Years ago, I was on the horse hunt...and fell in love with the name of a TB...and now I can't really recall the name!! I think it was Night Blues or something like that....horse was in OR..wish I could remember his name..was in 98 -99 when I was looking....

darlene said...

Really doing a good job naming the horses in the books They are believable as well,as,dignified
I always laughed when Bodacious Tatas would run And wonder a bit at how it got approval from Jockey Club
On the other hand I would cringe aa bit when Gourmet Dinner or Better With Butter would run Names just brought to mind horse slaughter

irish horse said...

I think your racehorse names are respectful, but I too like I Died Laughing, and am now disappointed in Enjoy the Silence.

But I actually love a couple names on the "bad" racehorse name list, but my favorite is:


I would totally bet on that horse.

I am always annoyed that my horse's official name is spelled incorrectly, Majestik. Would it have killed them to just use a C? Maybe it was taken. I get over it by knowing he is always called by his nickname, plain old Major.

Natalie Keller Reinert said...

@irish horse

GOOD NEWS: It turns out Enjoy the Silence was, at one point, a total bad-ass rebel. This is from my Facebook page: "I used to gallop Enjoy the Silence! She was a nut, had to gallop her the wrong way when the track was cleared...great name though."

Natalie Keller Reinert said...

@darlene, thanks so much!

I do have a serious problem with the food-related names.

And this one.... TORSION.


You might as well call him Founder or Swamp Fever. The worst.

Natalie Keller Reinert said...


Hoofhearted gets a pass for all the teenage boys it brought to our noble sport.

But seriously that was a good play.

Hannah Hooton Books said...

As part of my Creative Writing course we had to do a bit of "found poetry" so taking words or phrases already in use, so for instance road signs and airport departure boards, and making it into something resembling poetry. I decided to use racehorse names, and seriously, all of these exist.

“Hello Bud!”
“Hey Big Spender.”
“Why The Long Face?”
“No Kidding!
Where’d Ya Hide It?”
Imeanseriously –
I Can Dance,
For Heaven’s Sake!
These Days
Theatre Royal,
Broadway Royal –
They All Forgot Me.
‘Gone Astray’
They Say.”
“That’s Showbiz.
Off Shoot.”
“Now Now
You Can Dance
West End Rocker.”
“Not Now!
It Won’tbelong Now
Dancing Bud
Will Bloom
Dance With Destiny!”
“You’re right!
Apple Crumble!
Here I Come!”
“Go Get Em Kid!”

RiderWriter said...

Hannah, that is just delightful! Thanks for sharing. :)

I do not care for the "run-together words" names for TBs. They used to only be popular with Standardbreds. Not that I dislike the latter, but I just think that racing breeds should be kept apart.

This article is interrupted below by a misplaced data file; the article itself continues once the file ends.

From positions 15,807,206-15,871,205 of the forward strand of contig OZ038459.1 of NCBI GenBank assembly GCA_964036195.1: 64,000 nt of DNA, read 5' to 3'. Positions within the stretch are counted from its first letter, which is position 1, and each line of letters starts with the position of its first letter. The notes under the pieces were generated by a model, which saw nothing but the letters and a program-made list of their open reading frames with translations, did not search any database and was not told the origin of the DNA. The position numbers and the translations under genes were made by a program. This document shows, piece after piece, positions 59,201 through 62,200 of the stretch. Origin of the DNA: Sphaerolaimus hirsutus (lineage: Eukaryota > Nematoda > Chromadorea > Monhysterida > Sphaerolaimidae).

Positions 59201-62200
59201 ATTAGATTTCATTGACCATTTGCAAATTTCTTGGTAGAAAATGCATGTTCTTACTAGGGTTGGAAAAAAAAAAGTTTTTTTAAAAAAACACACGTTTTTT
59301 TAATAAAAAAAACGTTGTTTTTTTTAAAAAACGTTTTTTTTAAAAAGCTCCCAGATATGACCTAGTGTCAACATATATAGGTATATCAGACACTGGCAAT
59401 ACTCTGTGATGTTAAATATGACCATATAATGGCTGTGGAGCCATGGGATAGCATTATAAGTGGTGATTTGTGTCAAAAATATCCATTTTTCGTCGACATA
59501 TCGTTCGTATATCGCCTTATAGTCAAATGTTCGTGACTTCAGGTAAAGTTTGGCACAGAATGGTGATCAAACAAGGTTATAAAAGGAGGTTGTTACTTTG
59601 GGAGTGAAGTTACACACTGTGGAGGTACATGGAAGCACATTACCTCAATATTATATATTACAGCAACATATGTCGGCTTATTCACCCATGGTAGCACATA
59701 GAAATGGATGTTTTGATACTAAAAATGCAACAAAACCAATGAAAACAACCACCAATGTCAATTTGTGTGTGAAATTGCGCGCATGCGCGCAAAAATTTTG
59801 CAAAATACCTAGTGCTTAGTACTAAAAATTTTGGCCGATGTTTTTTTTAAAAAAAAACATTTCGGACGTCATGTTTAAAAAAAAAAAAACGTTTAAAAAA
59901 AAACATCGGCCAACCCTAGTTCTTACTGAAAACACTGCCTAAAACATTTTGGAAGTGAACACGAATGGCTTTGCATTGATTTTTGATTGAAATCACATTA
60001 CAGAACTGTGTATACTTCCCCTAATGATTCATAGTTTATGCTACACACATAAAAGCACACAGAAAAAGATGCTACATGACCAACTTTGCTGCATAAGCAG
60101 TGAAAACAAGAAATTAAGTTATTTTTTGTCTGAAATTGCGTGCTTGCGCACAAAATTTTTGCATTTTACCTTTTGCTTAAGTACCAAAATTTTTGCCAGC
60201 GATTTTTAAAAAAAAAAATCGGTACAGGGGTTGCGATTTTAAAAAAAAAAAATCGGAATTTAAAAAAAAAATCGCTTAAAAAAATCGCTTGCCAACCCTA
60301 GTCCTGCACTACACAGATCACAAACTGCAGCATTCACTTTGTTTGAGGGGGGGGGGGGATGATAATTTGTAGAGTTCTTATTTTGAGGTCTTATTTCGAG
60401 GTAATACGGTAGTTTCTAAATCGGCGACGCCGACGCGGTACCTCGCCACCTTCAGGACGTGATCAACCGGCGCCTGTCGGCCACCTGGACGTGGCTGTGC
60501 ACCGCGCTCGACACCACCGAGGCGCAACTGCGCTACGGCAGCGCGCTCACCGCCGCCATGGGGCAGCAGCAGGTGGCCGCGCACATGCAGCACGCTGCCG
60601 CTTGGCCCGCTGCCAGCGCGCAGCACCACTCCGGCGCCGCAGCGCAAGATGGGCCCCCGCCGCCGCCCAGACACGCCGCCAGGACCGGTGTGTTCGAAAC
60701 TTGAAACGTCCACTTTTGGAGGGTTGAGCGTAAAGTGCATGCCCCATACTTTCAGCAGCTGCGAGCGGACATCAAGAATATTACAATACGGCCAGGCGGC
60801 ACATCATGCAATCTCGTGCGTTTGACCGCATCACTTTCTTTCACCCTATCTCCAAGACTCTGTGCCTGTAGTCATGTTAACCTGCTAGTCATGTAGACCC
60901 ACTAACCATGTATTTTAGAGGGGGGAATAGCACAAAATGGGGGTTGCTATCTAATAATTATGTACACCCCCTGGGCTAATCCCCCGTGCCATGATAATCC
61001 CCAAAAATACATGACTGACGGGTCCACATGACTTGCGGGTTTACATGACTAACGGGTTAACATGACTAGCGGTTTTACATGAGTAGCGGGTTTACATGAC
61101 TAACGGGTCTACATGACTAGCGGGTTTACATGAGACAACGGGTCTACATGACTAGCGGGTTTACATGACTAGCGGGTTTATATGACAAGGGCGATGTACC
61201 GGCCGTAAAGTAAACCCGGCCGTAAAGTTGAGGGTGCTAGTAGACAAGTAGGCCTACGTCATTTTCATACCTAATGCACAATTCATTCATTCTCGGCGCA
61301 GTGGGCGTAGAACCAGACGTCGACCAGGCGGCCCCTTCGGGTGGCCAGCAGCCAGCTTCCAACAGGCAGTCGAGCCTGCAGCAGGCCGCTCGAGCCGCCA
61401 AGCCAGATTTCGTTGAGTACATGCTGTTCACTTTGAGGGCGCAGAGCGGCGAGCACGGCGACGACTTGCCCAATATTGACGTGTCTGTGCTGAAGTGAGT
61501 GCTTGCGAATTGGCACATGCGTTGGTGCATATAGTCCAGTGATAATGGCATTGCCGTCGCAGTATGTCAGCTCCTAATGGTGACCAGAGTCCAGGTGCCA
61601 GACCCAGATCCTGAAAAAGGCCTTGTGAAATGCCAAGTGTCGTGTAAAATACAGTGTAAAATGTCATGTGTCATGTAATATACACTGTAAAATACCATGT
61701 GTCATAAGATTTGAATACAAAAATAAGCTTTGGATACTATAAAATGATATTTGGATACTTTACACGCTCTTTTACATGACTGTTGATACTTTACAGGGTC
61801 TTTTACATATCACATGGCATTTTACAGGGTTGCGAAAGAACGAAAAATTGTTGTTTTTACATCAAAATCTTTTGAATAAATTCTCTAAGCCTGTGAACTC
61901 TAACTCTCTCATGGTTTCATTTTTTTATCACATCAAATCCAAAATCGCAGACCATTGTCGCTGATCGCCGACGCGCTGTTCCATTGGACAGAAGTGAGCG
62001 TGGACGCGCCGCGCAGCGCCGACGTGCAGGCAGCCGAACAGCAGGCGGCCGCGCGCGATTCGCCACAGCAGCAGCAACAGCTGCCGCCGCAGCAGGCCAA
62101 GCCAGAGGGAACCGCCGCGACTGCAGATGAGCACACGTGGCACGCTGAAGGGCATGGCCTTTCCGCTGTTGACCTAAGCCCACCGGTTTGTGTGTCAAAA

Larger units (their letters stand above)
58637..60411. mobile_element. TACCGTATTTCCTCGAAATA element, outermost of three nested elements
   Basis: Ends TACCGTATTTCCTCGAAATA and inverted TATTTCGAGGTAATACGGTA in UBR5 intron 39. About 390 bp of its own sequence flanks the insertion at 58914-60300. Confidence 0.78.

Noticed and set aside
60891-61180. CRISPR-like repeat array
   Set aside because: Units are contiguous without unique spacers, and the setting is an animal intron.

Natalie, I think the names in your books are just great! I agree with Darlene, they are dignified, believable and appropriate. You really do have to wonder how some of them get through the JC... I haven't heard of Bodacious Tatas but that's just terrible! (Although, way to get men to bet on her, LOL)

Hannah Hooton Books said...

There was a horse a few years ago called "Something", which sounded ridiculous in commentary and I always thought it was so insulting to the horse. But then I thought how did they come up with that name and the conversation I imagined happened was: "What are we going to call our horse?"
"I don't know. What do you want to call it?"
"I don't know! What do you want to call it?"
"I don't know!"
"Well, we have to call it something!"
"Okay, fine! We'll call it Something!"

Natalie Keller Reinert said...


Ugh. You guys. Hannah Hooton is such a good writer. See how she doesn't mention that here? Look her up.

@RiderWriter thanks for being nice about my horse names. I remember Bodacious Tatas too, so it was a real thing. I heard another story about a horse that had the word "Tits" in the name somehow. I can't remember the name or how they managed it. Nothing like a healthy dose of misogyny to go with your horrible horse name, right?

White Horse Pilgrim said...

Do racing commentators in the US speak incredibly fast to keep up with events? They do in Britain, leading an owner to try to name his beast "The Orse". The body that runs the sport wouldn't allow this, however it's amusing to think of a commentator speeding along with "The Orse" in the running.

AareneX said...

I do like Virtue and Vice.

Speaking as the owner of "Naked Willow" (thank you SO much for approving that, USTA, yeah not really), I do like a good name. Which is why I registered her with AERC as "Fiddle."

And then there's the fictitious (sorta) horse I invented: Holdmybeerandwatchthis. Yeah. Not based on a real creature at all.

Sterling said...

Virtue and Vice is my favorite on your list, and The Tiger Prince is probably least favorite.

No stranger to unusual names here. We always have fun when anyone asks the name of the big bay, ex-racing standardbred mare that we adopted. Her registered name is I Forgot. It's a regular Abbott and Costello act every time.